The amount of the loan to be forgiven, up to the principal amount of the loan, is based on the money spent for qualifying purposes in the 8 weeks following the origination date of the loan. Qualifying costs include:
- Payroll costs – for workers making less than $100k
- Mortgage interest
- Utility payments
The program incentivizes employers to retain or rehire employees with loan proceeds by reducing the amount of loan forgiven in proportion to any reduction of employees retained from the previous year, or by the amount of any reduction of salaries of any employee from the previous quarter, over 25%. There is an exemption period meant to encourage employers to rehire any employees that have previously been laid off due to the crisis. Employers will not be penalized for having a reduced payroll at the beginning of the period if they re-hire by June 30, 2020.
Emergency Economic Injury Disaster Loans (EIDLs)
The CARES Act also expanded the availability of EIDL’s for business affected by COVID-19 for the covered period between January 31, 2020 and December 31, 2020. Much like the Paycheck Protection Loan Program, business, nonprofit organizations, veteran’s organizations, and Tribal business concerns with less than 500 employees as well as sole proprietors, self employed individuals, or independent contractors are eligible, though unlike the PPLP, the affiliation rules have not been waived. ESOPs are also included as eligible businesses. These loans can be used to cover costs associated with:
- Sick leave
- Increased supply costs
- Rent or mortgage payments
- Other obligations that cant be met due to revenue losses
Qualifications are based solely on the basis of the applicant’s credit score, or by alternative methods of determining ability to repay. No tax returns are required for approval. Importantly, applicants can request an advance within three days of up to $10,000, an amount which will be forgiven even if the loan is ultimately denied.
Further, the CARES Act waives the 1 year in business requirement, the credit elsewhere test, and the requirement for a personal guaranty for any loan under $200k.
Subsidy for Certain Loan Payments
The CARES Act also provides relief for those businesses who have previously received loans guaranteed under §7(a) of the Small Business Act, Title V of the Small Business Investment Act, or made by an intermediary to a small business concern using loans or grants received under §7(m) of the Small Business Act. The CARES Act provides that the administrator shall pay the principal, interest, and fees owed on a covered loan in regular servicing, whether in deferment or not, for loans made before enactment of the CARES Act for the following six month period, or for loans made between the date of enactment and six months from that date. Loans under the Payroll Protection Loans or EIDLs are not eligible for the subsidy.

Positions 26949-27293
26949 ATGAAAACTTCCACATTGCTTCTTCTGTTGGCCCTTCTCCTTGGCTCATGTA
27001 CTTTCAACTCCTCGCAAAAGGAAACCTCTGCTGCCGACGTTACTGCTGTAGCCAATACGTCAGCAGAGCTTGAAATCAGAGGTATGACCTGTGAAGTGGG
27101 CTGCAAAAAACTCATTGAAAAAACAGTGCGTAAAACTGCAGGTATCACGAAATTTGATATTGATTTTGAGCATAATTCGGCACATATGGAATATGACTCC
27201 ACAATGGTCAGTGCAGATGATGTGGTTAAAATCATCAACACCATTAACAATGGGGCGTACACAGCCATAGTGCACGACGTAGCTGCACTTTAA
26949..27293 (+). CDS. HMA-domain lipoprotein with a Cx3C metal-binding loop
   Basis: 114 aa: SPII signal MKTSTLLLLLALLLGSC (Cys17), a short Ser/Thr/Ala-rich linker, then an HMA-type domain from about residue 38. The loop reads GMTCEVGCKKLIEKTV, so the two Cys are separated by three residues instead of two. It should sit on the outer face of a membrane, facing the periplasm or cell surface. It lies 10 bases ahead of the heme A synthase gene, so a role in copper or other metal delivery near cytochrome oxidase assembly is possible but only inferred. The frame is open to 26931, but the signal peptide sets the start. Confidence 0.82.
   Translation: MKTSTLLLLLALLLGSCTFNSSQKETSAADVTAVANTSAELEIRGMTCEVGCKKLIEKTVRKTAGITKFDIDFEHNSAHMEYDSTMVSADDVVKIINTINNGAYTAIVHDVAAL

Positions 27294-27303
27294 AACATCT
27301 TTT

Tax Relief for Small Businesses
There are significant changes in tax treatments that would benefit small businesses, including:
- A delay in the required payment of employer payroll taxes
- Modifications for net operating losses
- Modifications of prior year minimum tax liabilities
- Modifications to the limits on business interests
- Changes regarding qualified improvement properties
- …and more
If you would like more information on the changes in the tax code that will affect your small business, or have questions regarding the CARES Act, please contact Patrick for a consultation.
Patrick Seidensticker focuses his practice in the areas of commercial real estate, land use, and property valuation. Patrick received undergraduate degrees in philosophy and finance from Tulane University, and his J.D. from Stetson University College of Law, graduating magna cum laude.